‘Audrie’s Law’ Passes in State Assembly Committee

A state Assembly committee today passed a bill named after a teen suicide victim after its sponsor agreed to remove a controversial two-year minimum sentence for juveniles convicted of sexually assaulting an unconscious or disabled person.

Senate Bill 838, also known as Audrie’s Law, made it through the Assembly Public Safety Committee by a 4-0 vote this morning in Sacramento after state Sen. Jim Beall, D-San Jose, reached a compromise with members of the committee and juvenile justice advocates, Beall’s spokesman Rodney Foo said.

Beall, after conferring with committee chairman Sen. Tom Ammiano, D-San Francisco, took out a provision that would require judges to impose a mandatory two-year sentence on minors who sexually abuse people who are unconscious or developmentally disabled, Foo said.

But Beall is satisfied with the rest of the bill, which among other things requires juvenile offenders to undergo mandatory rehabilitative treatment and counseling, which is not in current law, according to Foo.

Beall’s proposed legislation is named after Audrie Pott, a 15-year-old Saratoga High School student who committed suicide in 2012.

Audrie’s suicide came days after a party in Saratoga, where while passed out from drinking alcohol, she was sexually assaulted by three male teens who also drew on her partly nude body and took photos that were shown to others.

Her divorced parents, Lawrence and Sheila Pott, complained that the boys received sentences of only 30 to 45 days in juvenile hall and that state laws on sexual abuse did not carry serious penalties for assaulting victims who were unconscious like Audrie was.

Under the bill passed by the committee, judges in the state’s juvenile courts would have to consider a number of factors, including the seriousness of the offense and the vulnerability of the victim, when considering treatment options for the offender.

The bill would for the first time open to the public the court proceedings of juvenile sex offenders accused of breaking Audrie’s Law, Foo said.

It would also provide a one-year sentence enhancement for juveniles and adults who share pictures or texts to harass or humiliate a sexual assault victim, according to Foo.

Sexual abuse under the proposed law would include rape, sodomy, oral copulation or any act of sexual penetration, Foo said.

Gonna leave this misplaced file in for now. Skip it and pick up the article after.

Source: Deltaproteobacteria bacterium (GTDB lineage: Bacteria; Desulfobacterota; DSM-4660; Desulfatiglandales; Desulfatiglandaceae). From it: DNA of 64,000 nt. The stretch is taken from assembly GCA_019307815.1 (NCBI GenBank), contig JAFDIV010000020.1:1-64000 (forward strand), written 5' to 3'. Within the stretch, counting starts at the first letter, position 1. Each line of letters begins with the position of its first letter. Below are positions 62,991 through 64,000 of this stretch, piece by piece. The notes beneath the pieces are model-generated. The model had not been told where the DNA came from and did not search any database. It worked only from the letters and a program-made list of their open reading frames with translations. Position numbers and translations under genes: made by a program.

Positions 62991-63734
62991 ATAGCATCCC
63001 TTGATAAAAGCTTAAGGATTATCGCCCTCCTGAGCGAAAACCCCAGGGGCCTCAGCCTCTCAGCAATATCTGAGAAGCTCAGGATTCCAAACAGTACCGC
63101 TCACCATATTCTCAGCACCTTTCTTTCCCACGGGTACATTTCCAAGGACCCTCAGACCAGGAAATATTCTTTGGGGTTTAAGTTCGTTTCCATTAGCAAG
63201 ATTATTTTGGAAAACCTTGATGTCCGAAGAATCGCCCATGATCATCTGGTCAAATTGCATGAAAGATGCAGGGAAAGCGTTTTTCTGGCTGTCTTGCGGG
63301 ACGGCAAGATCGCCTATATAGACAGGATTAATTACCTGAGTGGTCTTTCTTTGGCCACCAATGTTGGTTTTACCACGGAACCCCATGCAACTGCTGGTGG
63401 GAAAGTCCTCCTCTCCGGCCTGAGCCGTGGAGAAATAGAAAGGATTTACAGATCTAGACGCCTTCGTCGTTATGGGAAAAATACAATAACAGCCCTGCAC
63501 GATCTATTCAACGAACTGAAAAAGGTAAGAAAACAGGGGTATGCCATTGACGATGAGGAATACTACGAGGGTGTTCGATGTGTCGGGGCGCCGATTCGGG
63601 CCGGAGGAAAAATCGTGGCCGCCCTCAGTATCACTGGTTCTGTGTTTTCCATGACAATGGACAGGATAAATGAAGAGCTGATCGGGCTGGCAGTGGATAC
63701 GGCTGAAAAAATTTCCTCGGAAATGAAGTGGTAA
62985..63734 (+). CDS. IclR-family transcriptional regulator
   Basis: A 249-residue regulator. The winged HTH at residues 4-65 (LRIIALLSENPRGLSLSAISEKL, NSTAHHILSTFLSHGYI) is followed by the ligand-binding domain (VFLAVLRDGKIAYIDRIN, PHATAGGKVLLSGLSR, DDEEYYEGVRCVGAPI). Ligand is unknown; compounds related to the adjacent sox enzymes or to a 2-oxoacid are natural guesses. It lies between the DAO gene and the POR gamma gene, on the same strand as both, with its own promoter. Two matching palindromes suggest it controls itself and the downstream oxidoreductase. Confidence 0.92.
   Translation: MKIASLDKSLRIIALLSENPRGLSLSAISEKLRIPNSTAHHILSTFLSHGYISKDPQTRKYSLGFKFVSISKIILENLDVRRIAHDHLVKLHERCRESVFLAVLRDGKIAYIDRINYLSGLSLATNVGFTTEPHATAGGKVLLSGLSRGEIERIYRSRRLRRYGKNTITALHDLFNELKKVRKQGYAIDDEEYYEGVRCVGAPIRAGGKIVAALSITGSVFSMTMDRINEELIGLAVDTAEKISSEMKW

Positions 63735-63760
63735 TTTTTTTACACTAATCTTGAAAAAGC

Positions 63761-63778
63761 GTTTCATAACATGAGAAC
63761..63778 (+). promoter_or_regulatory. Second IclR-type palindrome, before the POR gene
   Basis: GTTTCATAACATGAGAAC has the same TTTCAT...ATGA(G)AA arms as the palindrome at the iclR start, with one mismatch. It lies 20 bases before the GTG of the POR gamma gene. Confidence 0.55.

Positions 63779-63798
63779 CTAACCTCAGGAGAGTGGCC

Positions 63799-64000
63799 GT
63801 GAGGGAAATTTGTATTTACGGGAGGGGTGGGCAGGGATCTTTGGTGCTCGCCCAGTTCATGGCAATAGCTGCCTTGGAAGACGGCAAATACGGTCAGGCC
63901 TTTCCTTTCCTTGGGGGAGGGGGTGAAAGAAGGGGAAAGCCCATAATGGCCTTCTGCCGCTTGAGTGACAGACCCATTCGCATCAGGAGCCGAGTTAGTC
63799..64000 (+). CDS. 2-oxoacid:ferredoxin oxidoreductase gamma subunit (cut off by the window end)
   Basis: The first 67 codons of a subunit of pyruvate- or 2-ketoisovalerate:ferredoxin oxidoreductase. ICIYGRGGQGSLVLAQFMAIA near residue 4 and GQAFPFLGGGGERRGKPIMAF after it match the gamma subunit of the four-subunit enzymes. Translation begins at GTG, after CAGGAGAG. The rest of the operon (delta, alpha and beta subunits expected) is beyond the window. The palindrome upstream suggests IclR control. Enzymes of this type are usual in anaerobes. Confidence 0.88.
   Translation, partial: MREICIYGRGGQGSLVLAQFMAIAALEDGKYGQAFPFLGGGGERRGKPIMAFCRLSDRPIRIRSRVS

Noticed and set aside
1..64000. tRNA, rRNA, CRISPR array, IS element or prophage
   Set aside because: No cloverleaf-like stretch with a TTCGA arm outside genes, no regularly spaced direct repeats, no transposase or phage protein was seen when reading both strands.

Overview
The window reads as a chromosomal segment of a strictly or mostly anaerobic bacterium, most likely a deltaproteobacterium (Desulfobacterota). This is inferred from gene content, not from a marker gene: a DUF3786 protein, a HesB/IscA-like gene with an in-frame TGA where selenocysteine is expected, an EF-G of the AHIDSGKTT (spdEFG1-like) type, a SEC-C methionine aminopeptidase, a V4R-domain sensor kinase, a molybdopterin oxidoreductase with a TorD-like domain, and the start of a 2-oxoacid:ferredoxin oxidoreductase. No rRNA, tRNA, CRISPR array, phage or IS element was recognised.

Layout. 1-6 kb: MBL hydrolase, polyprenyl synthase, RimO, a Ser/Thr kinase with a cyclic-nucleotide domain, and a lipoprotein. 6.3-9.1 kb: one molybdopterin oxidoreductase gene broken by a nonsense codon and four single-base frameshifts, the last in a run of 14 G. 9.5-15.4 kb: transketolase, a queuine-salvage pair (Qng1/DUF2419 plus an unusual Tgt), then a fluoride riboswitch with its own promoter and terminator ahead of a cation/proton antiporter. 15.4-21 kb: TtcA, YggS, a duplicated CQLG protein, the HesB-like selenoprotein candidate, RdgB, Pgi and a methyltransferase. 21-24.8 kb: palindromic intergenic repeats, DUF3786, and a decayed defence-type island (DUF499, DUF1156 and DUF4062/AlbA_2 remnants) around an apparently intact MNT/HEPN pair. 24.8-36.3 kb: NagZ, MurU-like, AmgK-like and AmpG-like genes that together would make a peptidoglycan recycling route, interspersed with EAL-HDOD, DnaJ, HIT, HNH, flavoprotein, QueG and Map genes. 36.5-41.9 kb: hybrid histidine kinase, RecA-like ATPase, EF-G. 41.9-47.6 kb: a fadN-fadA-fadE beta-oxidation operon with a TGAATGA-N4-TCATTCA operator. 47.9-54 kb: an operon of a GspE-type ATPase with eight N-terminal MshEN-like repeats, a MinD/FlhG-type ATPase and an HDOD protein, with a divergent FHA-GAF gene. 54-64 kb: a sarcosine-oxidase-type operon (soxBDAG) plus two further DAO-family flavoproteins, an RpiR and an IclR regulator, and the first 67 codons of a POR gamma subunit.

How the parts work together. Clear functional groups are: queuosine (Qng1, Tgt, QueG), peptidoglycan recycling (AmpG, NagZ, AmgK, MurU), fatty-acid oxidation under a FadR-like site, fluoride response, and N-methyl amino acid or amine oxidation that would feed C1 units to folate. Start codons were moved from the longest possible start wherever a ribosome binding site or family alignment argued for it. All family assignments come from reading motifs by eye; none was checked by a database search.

In a prepared statement, Beall said that in taking out the mandatory two-year sentence provision, he “reached a middle ground with the committee” on the bill.

“Ideally, I would have preferred keeping the mandatory minimum sentence but it would have put the bill in jeopardy and that would have meant losing the opportunity to improve public access to courtrooms as well as the one-year sentencing enhancement,” Beall said.

Sheila Pott said in a statement that she was “terribly disappointed” that the committee did not favor the two-year mandatory minimum sentence, which she said garnered the support of 144,000 people on an online petition on the website Change.org.

“We have a sexual assault problem in this country,” Pott said.

“We have a set of laws that tie the hands of our prosecutors. It is not an inept prosecution that resulted in Audrie’s assailants getting 30 to 45 days in a juvenile setting,” she said.

“However, the laws as currently enacted are simply inadequate to protect our communities from juvenile sexual predators,” she said.

Audrie’s Law now goes to the Assembly Appropriations Committee for another vote. If it passes, it would be referred to the full Assembly, but there is no timetable for that yet, Foo said.

The last day that bills in both houses of the state Legislature may pass to become law is Aug. 31, according to Foo.

Beall’s bill sailed through the state Senate with a 35-0 vote.

But as it reached the Assembly committee, some assembly members and juvenile justice advocacy groups, including the Center on Juvenile and Criminal Justice in San Francisco, opposed the two-year mandatory sentence provision.

Lizzie Buchen, spokeswoman for the center, said that that the juvenile system is about rehabilitating offenders, not prison time, and that judges need the flexibility to impose incarceration, probation or treatment, or a combination, on minors.

Santa Clara County District Attorney Jeff Rosen today hailed the committee’s passage of the bill and encouraged its passage by the full Legislature.
“The Santa Clara County District Attorney’s Office stands alongside the Pott family and state Sen. Jim Beall in their efforts to create positive and reasonable changes from the pain of Audrie’s tragedy,” Rosen said in a statement.

Jeff Burbank, Bay City News

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